The wheels 26 and the motor 28 are arranged so as to propel the mandrel 18 through the tubing to its normal station during the bending process. If a snake type mandrel 18 (FIGURE 6) is employed, the snake 18 would have to project from the free end of the tube.

If a shoe type mandrel 26 (FIGURE 5 is employed, the shoe 2% would be disposed with its end projecting just eyond the point at which bending begins.

A chuck 34, slidably mounted on slide rods 36, is positioned along the slide rods 36 by'a hydraulic motor 38. The chuck 34 has jaws 4b which may be opened or closed by a hydraulic cylinder 42 or revolved by a hydraulic motor 44 by means of gears (not shown) in a manner well known to the art. A stationary clamp 46, operated by a hydraulic cylinder 48 locks the pipe in place during the bending operation.

The bending apparatus consists of a column of annular bending forms 50 of varying diameter mounted on a screw 52, and an arm 54 fixed so as to rotatably move about the screw 52. As shown in FIGURE 2, each of the forms 5t) permit a dilierent radius of bend. A hydraulic motor 56 engages a gear (not shown) which is mounted on the screw 52 so that rotation of the motor 56 revolves the screw 52 and enables the desired bending form 50 to be moved vertically into position adjacent the pipe 16. A bending clamp 58, operated by a hydraulic cylinder 6t), locks the workpiece firmly between the clamp 53 and the form Stl. A hydraulic motor 62 rotates a pinion 64 which engages a gear 66 permanently affixed to both the forms 5%) and the arm 54 in such a manner as to rotate the forms 50 and the arm 54. at the same rate. The screw 52 is located in a housing 68 which is permanently affixed to a slide block 7%, slidably mounted in longitudinal ways '72. The entire assembly of forms 5% arm 5d, slide block 70"and longitudinal ways 72, is slidably mounted in lateral ways 74 and may be moved in the lateral ways 74 by a hydraulic motor '76. The movement of the slide block along the longitudinal ways 72 is limited by a passive hydraulic cylinder '78 which is preset to prevent movement of the slide block 70 until the stress in the pipe 16 reaches a value in excess of the yield strength, but less than the ultimate strength, of the pipe material.

In operation, the arm 54 is swung to its open position perpendicular to the axis of the pipe 16, with the bending clamp 58 in an open position. The bending forms 59 are raised or lowered until the form having the desired radius of bend is at the same elevation as the pipe 16. The entire assembly of forms 59, arm 54, slide block 7% and longitudinal ways 72 is moved laterally until the bending form St? is immediately adjacent to the pipe E6. The cable 22 and snake 18 or shoe 29 are retracted (to the left in FIGURE 1) and the stationary clamp 46 opened so as to allow the pipe 16 to be placed in the chuck 34. The hydraulic cylinder -52 and motors 38, 44 are activated, positioning the desired point on the pipe 16 between the bending clamp 58 and the forms 50. The stationary clamp 6 is closed and the cable 22 moved forward (to the right in FIGURE 1) until the snake 18 or shoe 2% is disposed at the point of bending. The bending clamp 58 is closed, locking the pipe 16 between the clamp 58 and the form 50. The hydraulic motor n2 is activated, rotating the arm 54 and forms 5%, pulling the pipe 16 around the form 56.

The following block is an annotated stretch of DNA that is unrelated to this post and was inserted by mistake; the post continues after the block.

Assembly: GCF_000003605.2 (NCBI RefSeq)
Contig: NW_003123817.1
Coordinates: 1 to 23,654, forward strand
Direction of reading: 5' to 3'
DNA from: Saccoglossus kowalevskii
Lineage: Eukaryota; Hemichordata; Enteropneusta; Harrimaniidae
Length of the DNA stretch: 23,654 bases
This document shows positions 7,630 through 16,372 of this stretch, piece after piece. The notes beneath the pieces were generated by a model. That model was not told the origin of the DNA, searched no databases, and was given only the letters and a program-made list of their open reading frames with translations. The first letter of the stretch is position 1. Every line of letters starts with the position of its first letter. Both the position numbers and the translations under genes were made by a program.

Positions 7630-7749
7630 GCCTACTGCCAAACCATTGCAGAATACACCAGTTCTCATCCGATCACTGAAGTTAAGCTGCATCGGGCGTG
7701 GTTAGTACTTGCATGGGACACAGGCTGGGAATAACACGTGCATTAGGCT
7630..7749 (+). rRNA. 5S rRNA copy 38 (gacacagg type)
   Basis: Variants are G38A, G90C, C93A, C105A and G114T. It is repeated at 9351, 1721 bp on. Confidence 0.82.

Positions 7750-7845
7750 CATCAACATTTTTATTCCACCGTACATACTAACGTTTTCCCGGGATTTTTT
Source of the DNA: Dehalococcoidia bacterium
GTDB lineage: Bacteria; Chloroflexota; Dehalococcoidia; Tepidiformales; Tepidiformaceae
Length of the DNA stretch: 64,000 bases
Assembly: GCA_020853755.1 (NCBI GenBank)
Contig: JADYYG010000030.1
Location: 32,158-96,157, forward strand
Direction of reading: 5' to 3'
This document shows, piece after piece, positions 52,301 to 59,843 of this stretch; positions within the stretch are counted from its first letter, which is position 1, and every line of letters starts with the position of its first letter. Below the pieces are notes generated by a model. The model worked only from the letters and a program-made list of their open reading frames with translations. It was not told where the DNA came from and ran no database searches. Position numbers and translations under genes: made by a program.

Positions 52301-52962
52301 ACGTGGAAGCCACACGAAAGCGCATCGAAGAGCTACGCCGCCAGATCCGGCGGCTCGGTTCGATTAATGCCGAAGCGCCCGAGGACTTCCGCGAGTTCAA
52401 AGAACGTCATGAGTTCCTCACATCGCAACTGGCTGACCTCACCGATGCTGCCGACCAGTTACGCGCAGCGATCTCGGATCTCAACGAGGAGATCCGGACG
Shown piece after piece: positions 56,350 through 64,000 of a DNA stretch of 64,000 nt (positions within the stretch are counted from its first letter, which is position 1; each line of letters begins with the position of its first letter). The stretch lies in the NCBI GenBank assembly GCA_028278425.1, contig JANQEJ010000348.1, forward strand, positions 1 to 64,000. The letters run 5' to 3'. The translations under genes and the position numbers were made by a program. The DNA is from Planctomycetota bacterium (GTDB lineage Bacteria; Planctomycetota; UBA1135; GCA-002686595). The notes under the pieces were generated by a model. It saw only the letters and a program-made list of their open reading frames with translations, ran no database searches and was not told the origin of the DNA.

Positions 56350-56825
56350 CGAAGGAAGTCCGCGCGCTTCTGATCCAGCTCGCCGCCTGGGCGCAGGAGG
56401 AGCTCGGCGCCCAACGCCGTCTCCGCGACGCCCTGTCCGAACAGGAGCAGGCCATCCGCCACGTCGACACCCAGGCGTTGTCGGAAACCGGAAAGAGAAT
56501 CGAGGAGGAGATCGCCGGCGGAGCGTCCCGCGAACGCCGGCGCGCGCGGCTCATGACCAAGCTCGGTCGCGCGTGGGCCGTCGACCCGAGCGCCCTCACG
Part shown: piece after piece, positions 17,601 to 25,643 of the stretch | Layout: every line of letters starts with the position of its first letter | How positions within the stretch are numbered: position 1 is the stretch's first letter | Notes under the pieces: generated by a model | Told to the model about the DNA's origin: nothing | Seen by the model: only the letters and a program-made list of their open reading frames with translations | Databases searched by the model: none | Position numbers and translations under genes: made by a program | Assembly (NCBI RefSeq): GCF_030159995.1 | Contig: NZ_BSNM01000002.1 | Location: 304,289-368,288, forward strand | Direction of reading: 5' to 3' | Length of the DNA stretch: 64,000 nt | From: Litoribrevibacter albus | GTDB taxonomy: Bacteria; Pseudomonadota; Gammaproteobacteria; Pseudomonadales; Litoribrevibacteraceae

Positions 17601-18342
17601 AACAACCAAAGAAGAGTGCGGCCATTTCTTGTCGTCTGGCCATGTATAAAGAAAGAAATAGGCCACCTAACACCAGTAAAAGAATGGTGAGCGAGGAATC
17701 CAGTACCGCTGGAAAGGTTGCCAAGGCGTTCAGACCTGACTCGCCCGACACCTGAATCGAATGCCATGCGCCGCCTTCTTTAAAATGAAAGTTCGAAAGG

Due to the resistance in the pipe length between the stationary clamp 46 and the forms 55), there is a tendency for the arm 54 and forms 59 to move or wal towards the stationary clamp 46 as the pipe 16 is pulled around the forms 5%. The hydraulic cylinder '78 resists such movement with the result that the pipe 16 is stretched between the bending clamp 58 and the stationary clamp 56. When the stress on the pipe 16, and hence the force on the slide block 7%, reaches a predetermined value in excess of the yield stress but less than the ultimate strength of the pipe material, the resistance of the cylinder 78 is overcome and the arm 54, forms 5%, and slide block 70 move towards the stationary clamp 46. The pipe 16 is thus simultaneously bent and stretched past its yield limit but below its ultimate limit.